Inflammation is a central response strategy of the body to react to tissue stress and damage. The human body needs inflammation to survive, defending against intruding micro-organisms and mutated cells, inducing repair of damaged tissue and maintaining immune homeostasis. However, inflammation is a powerful process which can also cause severe tissue damage if it becomes chronic and escapes tight control. Thus, molecular checkpoints that control and reduce the intensity of the inflammatory response have to be postulated. Failure to appropriately stop inflammation leads to chronic inflammatory diseases such as arthritis, asthma or inflammatory bowel diseases, which in particular involve the inner surfaces of the body. In most of these pathological conditions, the initial trigger for inflammation is long gone while auto-stimulatory loops maintain the chronic inflammatory processes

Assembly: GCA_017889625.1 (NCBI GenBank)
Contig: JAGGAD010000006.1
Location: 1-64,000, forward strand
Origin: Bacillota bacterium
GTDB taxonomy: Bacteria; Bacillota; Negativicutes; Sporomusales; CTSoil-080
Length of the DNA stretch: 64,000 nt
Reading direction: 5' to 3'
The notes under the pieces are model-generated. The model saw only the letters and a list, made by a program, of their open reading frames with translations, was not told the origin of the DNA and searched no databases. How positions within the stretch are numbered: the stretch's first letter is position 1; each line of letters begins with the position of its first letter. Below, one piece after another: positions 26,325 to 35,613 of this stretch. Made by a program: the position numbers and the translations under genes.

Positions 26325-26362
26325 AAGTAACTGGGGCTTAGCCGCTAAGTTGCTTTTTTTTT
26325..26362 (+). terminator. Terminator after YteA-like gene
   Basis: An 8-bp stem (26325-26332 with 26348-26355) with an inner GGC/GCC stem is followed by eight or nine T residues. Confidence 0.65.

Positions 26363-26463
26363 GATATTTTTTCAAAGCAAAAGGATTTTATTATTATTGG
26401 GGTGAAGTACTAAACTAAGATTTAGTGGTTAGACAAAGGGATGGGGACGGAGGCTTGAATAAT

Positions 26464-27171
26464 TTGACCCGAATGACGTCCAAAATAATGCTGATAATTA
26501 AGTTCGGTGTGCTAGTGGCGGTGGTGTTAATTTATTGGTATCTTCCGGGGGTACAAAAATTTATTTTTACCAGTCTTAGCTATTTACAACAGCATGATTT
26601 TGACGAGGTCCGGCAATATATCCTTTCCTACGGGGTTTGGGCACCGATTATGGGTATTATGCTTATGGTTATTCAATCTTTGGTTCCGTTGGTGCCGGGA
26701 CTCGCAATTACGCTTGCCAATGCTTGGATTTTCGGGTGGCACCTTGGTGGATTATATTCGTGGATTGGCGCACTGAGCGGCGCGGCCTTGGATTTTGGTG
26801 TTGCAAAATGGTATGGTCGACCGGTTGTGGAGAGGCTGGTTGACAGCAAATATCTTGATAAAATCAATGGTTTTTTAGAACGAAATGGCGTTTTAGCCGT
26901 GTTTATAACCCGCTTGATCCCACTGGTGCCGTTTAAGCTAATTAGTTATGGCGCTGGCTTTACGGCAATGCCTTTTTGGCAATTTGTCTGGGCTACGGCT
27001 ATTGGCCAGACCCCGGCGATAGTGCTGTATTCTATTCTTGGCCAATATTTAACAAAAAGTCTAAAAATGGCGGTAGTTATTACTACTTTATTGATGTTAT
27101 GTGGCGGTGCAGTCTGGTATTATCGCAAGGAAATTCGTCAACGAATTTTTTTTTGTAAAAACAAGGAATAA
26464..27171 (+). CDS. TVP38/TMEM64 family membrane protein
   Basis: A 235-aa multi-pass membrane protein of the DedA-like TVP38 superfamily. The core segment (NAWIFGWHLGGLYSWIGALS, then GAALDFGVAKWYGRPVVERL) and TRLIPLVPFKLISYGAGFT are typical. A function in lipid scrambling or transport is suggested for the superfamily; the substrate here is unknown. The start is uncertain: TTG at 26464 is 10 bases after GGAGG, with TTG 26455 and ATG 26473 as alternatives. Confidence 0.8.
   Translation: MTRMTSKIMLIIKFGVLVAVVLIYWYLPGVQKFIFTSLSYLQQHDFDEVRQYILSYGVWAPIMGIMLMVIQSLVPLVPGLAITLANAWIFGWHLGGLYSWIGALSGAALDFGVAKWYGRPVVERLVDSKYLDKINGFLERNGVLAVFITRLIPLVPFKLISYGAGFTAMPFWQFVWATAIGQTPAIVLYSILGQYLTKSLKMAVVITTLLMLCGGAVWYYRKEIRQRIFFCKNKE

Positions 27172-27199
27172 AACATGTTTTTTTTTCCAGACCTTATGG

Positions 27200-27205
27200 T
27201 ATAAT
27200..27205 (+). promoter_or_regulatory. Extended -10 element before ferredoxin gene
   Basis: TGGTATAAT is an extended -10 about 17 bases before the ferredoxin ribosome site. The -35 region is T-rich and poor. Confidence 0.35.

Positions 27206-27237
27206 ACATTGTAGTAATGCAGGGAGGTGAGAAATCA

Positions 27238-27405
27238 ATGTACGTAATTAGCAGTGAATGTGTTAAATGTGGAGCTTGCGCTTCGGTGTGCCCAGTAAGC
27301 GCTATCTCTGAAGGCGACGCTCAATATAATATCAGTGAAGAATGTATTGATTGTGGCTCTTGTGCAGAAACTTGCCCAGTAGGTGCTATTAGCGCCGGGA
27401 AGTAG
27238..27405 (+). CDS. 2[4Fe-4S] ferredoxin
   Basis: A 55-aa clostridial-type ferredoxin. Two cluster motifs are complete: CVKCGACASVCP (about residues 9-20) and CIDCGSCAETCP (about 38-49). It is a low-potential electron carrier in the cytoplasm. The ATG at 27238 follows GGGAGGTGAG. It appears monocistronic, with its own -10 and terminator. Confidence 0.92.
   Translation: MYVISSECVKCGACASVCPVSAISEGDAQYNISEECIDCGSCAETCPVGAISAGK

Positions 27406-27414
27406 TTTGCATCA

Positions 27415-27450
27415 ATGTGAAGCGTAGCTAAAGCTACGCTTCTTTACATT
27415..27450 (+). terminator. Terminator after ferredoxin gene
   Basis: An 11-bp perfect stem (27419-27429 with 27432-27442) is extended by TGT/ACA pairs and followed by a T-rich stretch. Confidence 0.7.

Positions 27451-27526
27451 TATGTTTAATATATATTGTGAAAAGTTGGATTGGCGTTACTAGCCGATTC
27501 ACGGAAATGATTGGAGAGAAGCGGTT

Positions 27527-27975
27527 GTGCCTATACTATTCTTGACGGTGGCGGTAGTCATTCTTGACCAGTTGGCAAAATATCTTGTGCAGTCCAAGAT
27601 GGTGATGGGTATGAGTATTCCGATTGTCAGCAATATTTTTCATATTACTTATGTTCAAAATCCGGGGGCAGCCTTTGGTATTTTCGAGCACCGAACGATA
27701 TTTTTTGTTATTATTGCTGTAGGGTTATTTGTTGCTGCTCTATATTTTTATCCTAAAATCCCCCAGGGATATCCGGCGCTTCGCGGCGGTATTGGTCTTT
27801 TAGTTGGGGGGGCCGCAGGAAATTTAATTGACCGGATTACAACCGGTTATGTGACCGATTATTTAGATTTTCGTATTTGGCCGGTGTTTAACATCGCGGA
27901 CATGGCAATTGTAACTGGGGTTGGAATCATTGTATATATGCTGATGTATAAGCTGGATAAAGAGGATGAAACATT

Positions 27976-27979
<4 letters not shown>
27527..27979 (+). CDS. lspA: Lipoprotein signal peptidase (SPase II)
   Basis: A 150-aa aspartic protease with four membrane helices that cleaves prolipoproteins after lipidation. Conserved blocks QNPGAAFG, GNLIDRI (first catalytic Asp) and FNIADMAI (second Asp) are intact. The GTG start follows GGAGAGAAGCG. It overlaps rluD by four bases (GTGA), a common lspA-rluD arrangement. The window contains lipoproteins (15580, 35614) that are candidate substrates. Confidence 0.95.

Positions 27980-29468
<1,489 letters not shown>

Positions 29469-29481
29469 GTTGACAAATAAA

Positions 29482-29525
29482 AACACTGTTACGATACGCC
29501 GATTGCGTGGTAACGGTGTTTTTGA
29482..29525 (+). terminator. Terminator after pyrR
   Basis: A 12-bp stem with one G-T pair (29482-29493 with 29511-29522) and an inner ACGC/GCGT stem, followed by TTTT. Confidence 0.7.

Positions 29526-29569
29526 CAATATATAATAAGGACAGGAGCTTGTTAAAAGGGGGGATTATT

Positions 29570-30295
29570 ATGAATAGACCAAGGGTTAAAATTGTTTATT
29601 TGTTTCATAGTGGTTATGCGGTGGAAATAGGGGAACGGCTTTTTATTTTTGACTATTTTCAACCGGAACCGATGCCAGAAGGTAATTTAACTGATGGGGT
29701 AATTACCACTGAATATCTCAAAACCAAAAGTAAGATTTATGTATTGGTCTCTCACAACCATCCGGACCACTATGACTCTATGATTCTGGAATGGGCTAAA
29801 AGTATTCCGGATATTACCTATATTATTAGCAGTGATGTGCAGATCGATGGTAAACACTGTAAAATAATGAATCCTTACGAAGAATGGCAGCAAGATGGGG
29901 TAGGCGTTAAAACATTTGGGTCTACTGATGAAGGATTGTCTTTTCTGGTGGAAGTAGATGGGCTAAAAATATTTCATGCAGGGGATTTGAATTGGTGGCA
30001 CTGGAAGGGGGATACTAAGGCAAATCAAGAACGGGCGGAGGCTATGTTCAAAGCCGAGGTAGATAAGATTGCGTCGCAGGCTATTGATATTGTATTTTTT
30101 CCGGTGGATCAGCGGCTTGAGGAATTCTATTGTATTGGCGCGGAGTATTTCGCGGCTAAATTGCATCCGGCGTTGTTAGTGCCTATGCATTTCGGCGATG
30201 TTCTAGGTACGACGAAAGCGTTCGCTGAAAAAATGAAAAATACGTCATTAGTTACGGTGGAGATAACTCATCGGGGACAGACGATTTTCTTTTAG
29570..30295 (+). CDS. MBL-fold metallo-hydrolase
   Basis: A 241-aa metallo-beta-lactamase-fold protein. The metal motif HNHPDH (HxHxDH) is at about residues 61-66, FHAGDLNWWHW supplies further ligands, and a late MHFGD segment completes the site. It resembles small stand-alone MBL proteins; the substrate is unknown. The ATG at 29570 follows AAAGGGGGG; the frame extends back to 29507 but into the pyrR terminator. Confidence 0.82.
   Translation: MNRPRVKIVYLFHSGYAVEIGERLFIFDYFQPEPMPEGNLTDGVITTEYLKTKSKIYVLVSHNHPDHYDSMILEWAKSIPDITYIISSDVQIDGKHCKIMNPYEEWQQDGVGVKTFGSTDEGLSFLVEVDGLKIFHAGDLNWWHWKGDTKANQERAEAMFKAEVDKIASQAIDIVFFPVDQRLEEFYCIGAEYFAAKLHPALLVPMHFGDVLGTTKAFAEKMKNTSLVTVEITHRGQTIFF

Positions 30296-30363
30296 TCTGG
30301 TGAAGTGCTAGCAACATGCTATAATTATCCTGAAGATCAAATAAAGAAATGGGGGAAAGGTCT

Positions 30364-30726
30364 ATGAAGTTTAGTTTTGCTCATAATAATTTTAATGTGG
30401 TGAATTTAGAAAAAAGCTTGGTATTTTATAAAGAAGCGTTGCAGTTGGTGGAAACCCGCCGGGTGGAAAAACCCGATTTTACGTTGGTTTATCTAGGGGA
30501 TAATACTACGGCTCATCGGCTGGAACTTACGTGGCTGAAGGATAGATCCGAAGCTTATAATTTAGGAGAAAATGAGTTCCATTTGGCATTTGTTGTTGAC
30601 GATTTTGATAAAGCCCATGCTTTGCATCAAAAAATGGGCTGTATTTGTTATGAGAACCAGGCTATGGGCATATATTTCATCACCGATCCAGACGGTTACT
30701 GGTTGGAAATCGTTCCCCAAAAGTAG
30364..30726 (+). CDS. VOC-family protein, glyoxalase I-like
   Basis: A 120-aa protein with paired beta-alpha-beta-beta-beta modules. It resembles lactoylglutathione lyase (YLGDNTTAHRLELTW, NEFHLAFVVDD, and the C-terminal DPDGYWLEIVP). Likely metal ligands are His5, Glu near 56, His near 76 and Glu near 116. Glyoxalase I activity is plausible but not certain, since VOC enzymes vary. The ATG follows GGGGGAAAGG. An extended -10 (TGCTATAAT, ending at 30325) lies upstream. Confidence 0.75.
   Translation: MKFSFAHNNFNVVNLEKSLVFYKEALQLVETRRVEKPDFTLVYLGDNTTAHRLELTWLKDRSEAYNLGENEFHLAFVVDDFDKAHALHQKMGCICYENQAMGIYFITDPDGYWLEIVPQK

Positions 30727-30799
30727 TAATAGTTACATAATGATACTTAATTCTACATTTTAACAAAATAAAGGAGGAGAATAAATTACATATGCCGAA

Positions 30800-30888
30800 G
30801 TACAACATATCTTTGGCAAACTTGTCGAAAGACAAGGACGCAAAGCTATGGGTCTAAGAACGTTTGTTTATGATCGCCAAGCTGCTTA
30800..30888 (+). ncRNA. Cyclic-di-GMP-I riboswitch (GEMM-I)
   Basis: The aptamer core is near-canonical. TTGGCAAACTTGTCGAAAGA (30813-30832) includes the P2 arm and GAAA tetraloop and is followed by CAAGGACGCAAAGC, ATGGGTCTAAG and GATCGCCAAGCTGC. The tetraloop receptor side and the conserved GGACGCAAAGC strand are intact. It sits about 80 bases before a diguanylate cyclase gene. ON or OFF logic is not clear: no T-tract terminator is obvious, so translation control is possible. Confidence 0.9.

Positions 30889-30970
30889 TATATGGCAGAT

To develop a better understanding of the resolution process of inflammation and its functional failure in chronic inflammatory diseases, the German Research Council (DFG) granted the Collaborative Research Centre (CRC) 1181 ‘Checkpoints for resolution of inflammation’ at the University of Erlangen-Nuremberg, which steps into this gap. The interdisciplinary consortium with 19 scientific subprojects, a central imaging project and an integrated research training group, aims to identify the molecular switches determining the resolution process. The major goals of the researchers are to identify the causes for the dysfunctional resolution process in chronic inflammatory diseases. Furthermore, CRC1181 aims to develop therapeutic strategies to introduce the termination of inflammation and restore immune and tissue homeostasis.